Beach at which he endorsed offshore drilling, condemned amnesty to illegal
immigrants, and, according to the "Palm Beach Post," closed with a though
he said originated on "The Glenn Beck Show." No, he did not start weeping,
not even speaking in tongues.

He said, regarding immigration, quote, "there are millions of people
in America that hate our country, so why can't we just do a trade? We'll
send you Sean Penn, Jeanine Garofalo and Keith Olbermann, and you can send
us people that actually love this country and want to help us build it."

Mr. Rubio, you have long behaved like a teenager who has borrowed his
father's suit. I think you don't understand this country. I think you
imperil this country. I think your stupidity is an indictment of the
education system in this country. And I'm sure you feel exactly the same
way about me.

But what I would never claim about you is that you do not love this
country. I would never even claim that in your own way, you have not
believed you have tried to build it. You have the right to criticize
anything you want about me, or anybody else with whom you disagree
politically. But when you question whether or not I love this country, you
have crossed a line. You have inadvertently revealed that you don't see
those with other viewpoints as merely disagreeing with you. You have
inadvertently revealed that you dismiss them as not loving this country.

This, in turn, proves that if you are elected to office, you will not
in the slightest be representing, nor even defending, the people of your
state who did not vote for you. And that, perhaps, is the greatest crime
against this country of which any politician can be guilty.

Mr. Rubio, I am the great grandson of immigrants, as you are the son
of immigrants, who came to this country for its opportunity and its
freedom. And I know one thing for sure: my ancestors and yours were trying
to get away from people like you.


OLBERMANN: Mama says knock you out. LL Cool J defeats Sarah Palin in
one round. Now it turns out she didn't interview Toby Keith either.

That's next, but first tonight's worst persons in the world, a special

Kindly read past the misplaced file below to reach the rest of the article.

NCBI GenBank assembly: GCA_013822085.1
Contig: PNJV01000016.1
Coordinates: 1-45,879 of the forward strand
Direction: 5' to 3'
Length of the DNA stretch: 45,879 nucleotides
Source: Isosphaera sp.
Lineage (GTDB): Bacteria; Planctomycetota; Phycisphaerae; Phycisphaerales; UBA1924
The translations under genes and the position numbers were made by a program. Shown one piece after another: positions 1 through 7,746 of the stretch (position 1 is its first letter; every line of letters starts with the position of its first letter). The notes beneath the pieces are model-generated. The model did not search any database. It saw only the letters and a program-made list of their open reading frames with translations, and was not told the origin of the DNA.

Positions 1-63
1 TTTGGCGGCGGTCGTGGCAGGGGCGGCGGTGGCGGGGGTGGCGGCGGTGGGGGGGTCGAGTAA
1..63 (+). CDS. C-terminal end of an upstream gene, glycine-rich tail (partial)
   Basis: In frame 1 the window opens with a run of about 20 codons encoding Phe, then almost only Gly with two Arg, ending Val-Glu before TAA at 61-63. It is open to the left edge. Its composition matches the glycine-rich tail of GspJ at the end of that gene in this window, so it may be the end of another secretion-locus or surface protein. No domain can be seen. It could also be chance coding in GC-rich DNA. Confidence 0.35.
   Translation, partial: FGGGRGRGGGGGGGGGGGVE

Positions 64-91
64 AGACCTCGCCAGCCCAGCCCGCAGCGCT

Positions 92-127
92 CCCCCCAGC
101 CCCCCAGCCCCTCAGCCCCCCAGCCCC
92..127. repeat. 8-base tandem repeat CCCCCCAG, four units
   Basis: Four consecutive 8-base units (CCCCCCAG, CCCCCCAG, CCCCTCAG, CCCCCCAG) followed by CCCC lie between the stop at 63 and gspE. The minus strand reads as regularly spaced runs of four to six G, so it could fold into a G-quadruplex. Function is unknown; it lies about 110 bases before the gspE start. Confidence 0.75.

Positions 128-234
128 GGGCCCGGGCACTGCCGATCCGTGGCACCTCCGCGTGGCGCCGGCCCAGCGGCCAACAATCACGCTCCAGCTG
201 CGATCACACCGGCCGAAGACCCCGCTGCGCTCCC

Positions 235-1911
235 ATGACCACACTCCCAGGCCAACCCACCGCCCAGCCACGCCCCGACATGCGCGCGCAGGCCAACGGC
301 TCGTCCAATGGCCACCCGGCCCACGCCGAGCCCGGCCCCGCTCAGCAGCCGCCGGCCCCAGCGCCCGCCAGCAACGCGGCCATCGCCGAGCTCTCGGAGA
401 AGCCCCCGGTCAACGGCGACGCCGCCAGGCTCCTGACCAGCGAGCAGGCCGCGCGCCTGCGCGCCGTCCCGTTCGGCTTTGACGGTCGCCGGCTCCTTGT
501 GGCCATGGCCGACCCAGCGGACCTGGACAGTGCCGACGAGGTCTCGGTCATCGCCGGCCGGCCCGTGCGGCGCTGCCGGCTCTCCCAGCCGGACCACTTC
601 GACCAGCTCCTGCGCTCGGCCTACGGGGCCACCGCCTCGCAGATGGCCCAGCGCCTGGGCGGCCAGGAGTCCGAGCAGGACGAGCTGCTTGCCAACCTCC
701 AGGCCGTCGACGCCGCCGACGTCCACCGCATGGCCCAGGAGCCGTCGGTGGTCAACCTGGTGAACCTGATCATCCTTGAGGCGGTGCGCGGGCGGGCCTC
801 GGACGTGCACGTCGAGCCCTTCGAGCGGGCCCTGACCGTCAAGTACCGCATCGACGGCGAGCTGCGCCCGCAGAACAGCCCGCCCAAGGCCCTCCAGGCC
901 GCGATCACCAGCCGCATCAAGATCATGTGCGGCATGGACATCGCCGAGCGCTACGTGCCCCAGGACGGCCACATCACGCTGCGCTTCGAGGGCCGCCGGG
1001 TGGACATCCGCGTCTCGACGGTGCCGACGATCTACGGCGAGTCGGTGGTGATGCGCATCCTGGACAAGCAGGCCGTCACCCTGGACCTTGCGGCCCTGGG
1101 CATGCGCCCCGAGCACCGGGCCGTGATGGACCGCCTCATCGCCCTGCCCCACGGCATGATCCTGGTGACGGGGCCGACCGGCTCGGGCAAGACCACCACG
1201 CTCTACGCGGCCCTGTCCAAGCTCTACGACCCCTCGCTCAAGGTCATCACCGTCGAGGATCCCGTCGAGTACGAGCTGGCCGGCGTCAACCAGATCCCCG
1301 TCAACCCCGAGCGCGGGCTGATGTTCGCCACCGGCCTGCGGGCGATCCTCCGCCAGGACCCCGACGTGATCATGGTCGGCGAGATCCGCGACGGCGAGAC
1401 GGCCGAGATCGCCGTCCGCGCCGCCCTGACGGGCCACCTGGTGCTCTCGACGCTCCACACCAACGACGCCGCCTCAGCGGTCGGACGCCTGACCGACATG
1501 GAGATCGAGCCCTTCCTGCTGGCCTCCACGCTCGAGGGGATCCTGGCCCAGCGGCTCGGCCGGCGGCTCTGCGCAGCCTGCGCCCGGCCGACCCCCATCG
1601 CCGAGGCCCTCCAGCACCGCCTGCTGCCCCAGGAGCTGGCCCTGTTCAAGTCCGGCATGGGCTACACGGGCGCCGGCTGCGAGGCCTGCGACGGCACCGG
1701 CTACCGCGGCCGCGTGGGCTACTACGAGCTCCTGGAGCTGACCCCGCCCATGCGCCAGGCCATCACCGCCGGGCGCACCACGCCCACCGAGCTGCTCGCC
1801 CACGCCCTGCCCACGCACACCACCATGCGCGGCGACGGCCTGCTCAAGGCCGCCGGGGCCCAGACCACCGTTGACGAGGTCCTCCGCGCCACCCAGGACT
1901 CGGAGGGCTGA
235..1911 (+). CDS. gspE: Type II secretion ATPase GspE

seventh anniversary of Countdown edition.

See all the special stuff we're doing tonight for it?

The bronze to Chris Baker. This is the Minnesota scorched Earth
hacker filling in for Lonesome Roads Beck. You knew it had to happen and
it did. On national radio, the Hutaree militia was defended by this
turkey. "With everybody demonizing the militia coming up in the program,
let me give you a real glimpse of who your enemy is," he said. "It's not
the militia, OK? You know this is nothing more than an attack on faith and
an attack on free speech."

Now you know why Mr. Baker is a fill-in. Even Beck isn't dumb enough
to claim domestic terrorism is just faith and free speech.

Our runners up, the good old Hutaree themselves, led by that
misunderstood faithful free speech advocate, who just incidentally wanted
to kill cops and topple the government, David Brian Stone, also known as
Joe Stonewall and Captain Hutaree.

Whatever else they are, Mr. Stone and his fellow alleged terrorists
are excellent at irony. After being charged with sedition against the
government they viewed as some kind of front for the anti-Christ, they have
requested the services of free government attorneys.

But our winner, and it's only because it's the anniversary of the
show, Bill-O the clown. First, there's this anniversary note. He gave an
interview to author Marvin Kitman, who wrote the biography O'Reilly tried
to suppress, "The Man Who Would Not Shut Up," in which he said Countdown
didn't matter because it would be canceled and I would be fired before
Kitman's book came out. Kitman's book came out January 3rd, 2007. Another
bold and fresh prediction.

But something new from Bill-O, something simple, gently underscoring
how nuts he really is. "You turn on MSNBC and you see these people
attacking personally. They're throwing all kinds of stuff around. People
go, it's unpleasant. I'm not going to watch it. And they don't."

OK, this is the highest rated cable news show not on Fox, blah, blah,
blah. But Bill's implication here is he doesn't attack people personally,
exempt he has also said this: "MSNBC made the key mistake of hiring bad
people. It's as simple as that. They've got a bunch of guttersnipes on
their network."

So I attack personally and he doesn't, and then he attacks us as bad
people and guttersnipes. Now everybody occasionally falls into utterly
self-contradictory, mutually exclusive, embarrassing claims like that. But
there's usually some space between the points of contradiction, a year, a
month, something. How long before O'Reilly contradicted himself? In the
transcript, it looks like about 42 seconds.

Bill-O the clown, without whom today's seventh anniversary of
Countdown would not be possible, today's worst person in the world.


OLBERMANN: Sarah Palin's Fox News show "Real American Stories" debuts
tomorrow, April First, sharing the real American stories of LL Cool J and
Toby Keith, which, it turns out, comes as a big surprise to LL Cool J and
Toby Keith. Our number one story, the whole thing is an April Fool's joke,
although evidently an unintentional.

As a Fox News press detailed, the show is, or at least was to tell
real life tales of overcoming adversity, and would include special guests,
like country singer Toby Keith, rapper and actor LL Cool J, and the former
chairman and CEO of General Electric, the parent company of NBC Universal,
Jack Welch. You can never get him for an interview.

"Mr. Cool J and Mr. Welch," read the release, "will both speak about
their success in this country in a segment entitled, 'In Their Own Words,"
prompting the "Weekly Standard's" Mary Katherine Ham to fawn "the more time